Italian cuisine is one hell of a beaten up cuisine, distorted, both in Italy and abroad (not just in the US, of course), for the sake of meeting foreign consumers’ tastes and expectations. Distortions are in place everywhere –even the best food blogger or critique could use names or ingredients improperly while describing an Italian dish. Tourists who come to Italy rarely get the real taste of the place, because too many times they take a touristy restaurant for a traditional one. Once back, they visit Italian restaurants, eat spaghetti bolognese and linguini Alfredo served with garlic bread and are happy with that (cheering “Oh, I love Italian food!). Us, Italians, play a crucial, negative role in this process –offering commodity food and selling it for traditional for the sake of business. Not good.
Together with a group of friends, we started to discuss this feeling of uneasiness in front of the continuous series of distortions and misconceptions about Italian food. We wanted to express our opposition and build something constructive at the same time, in order to spread the word about Italian food culture, recipes, traditions. Italian Table Talk started just like that –with an exchange of emails between fellow food bloggers, Italian or simply in love with authentic Italian food. We worked on this project with in mind the idea of communicating Italian food outside of Italy, sharing stories and recipes in a coral yet personal way. Every month, we will pick a topic and write about it from our own, unique point of view, sharing our different experiences and knowledge. In this way, we hope to give more of an idea of the complexity and beauty of Italian food.
Who are the people behind Italian Table Talk? A group of friends with a common passion for cooking and Italian food. We met for the first time at a photography workshop in Tuscany last fall, and we felt a connection ever since. Giulia, Tuscan-based and raised, has a deep passion for all things English (including Jamie Oliver). She enchants her readers with heart-felt writing on family and local traditions, mouth-watering recipes and stunning pictures of food and landscapes from her Tuscan cuisine. Jasmine lives and cooks in Milan. She writes charming stories about Jewish Italian cuisine, festivities, traditions and recipes. Her blog is full of bright vegetarian dishes and delightful sweets, from traditional Jewish to modern American. Emiko, lives in Melbourne but has left her heart in Tuscany. She has been named Renaissance Woman for a reason: her philological passion for old Italian recipes, all-things Artusi, and local cuisines comes out of each and every post she writes, digging into folklore and ancient traditions as her readers dig into her beautifully shot food. Finally, there is yours truly, who will possibly bring a few anecdotes from my Venetian family as well as the international perspective of an Italian expat with a healthy obsession for local foods and cultures.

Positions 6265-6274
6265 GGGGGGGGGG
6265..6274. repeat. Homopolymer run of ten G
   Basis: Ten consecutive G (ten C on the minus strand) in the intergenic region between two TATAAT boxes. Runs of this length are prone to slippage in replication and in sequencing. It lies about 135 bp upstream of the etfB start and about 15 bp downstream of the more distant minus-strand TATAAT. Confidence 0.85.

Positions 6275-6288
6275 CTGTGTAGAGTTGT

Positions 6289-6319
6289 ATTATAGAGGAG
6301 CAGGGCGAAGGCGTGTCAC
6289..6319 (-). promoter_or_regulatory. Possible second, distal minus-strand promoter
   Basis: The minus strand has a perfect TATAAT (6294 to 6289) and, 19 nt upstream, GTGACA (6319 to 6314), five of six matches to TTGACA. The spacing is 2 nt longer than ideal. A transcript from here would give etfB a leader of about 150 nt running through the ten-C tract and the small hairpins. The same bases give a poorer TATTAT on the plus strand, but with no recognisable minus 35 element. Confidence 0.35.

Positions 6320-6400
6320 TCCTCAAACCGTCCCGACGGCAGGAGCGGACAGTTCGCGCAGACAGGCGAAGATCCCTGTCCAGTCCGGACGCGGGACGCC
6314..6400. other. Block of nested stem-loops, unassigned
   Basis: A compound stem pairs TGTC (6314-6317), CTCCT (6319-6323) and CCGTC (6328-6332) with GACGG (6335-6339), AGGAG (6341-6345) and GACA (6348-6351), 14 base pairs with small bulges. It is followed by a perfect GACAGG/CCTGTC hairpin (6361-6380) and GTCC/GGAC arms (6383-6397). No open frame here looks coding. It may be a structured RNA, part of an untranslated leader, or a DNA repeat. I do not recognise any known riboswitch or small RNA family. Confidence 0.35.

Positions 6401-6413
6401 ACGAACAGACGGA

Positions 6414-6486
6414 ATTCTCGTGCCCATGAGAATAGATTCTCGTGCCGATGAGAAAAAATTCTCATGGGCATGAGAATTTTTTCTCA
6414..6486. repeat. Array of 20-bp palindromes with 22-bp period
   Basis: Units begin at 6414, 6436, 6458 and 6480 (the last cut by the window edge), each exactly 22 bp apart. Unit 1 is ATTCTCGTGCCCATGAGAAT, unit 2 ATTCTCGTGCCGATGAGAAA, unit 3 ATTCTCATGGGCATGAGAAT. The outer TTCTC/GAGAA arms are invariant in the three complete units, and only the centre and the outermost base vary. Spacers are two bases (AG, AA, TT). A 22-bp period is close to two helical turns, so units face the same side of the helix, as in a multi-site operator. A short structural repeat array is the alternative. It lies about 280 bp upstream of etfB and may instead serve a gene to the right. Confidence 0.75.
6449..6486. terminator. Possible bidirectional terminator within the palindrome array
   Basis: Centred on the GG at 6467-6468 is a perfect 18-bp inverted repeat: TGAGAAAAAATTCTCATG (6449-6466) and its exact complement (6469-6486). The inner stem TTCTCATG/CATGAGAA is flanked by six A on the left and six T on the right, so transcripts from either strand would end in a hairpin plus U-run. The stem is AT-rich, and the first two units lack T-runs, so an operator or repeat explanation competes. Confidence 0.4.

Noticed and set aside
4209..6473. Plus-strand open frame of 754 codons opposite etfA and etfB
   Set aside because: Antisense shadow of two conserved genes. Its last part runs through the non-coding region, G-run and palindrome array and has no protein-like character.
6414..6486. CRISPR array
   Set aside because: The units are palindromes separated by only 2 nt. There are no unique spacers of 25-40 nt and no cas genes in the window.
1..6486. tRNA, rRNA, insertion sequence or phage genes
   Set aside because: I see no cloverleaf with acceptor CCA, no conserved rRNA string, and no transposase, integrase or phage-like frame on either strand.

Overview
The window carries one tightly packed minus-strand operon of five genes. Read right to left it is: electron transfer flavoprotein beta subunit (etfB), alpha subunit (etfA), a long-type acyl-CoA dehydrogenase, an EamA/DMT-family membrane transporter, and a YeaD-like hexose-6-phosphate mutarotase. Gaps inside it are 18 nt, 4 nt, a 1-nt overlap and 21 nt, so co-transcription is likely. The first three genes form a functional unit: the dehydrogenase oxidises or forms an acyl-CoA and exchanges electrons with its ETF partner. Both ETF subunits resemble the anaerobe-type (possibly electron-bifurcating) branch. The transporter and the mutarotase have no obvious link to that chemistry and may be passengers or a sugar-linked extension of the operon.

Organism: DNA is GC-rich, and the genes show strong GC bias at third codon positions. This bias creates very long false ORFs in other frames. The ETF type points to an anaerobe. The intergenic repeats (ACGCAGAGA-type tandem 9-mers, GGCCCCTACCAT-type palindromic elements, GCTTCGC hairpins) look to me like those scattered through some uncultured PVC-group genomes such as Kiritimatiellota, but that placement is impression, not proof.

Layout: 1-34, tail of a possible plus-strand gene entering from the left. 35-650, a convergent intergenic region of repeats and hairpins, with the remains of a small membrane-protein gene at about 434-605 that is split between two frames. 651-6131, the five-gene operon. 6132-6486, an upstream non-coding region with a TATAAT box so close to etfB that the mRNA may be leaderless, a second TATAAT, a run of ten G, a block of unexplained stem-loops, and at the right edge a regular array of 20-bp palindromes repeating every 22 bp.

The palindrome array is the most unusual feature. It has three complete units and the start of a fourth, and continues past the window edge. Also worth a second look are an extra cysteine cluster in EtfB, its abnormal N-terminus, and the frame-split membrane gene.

As a first topic, we chose to start from the basics talking about bread. As a matter of facts, few things represent the diversity and complexity of the different Italian cuisines better than bread, being the staple food of most Italians all over the Centuries. Every region, every town has dozens and dozens of types and shapes, all made with different flours and rising methods, and all giving dramatically different results. Veneto, my region of origin, has always had a complex relationship with bread. Until modern times (after World War II), white wheat flour has always been considered a luxury good, so much so that the social hierarchy of the region could be divided into who had no white flour at all, who had some, and who had it all –aka the rich landlords. In fact, the staple in the daily diet wasn’t wheat, but corn flour or polenta. Polenta was the food of the poor as well as of the rich. The difference was that the poor had just that, the rich had meat to go with it. Veneto was indeed a poor region until recently, and the majority of the population was working as peasants in the fields, having little food to share among many people, suffering often from malnutrition diseases due to lack of minerals or proteins (such as pellagra).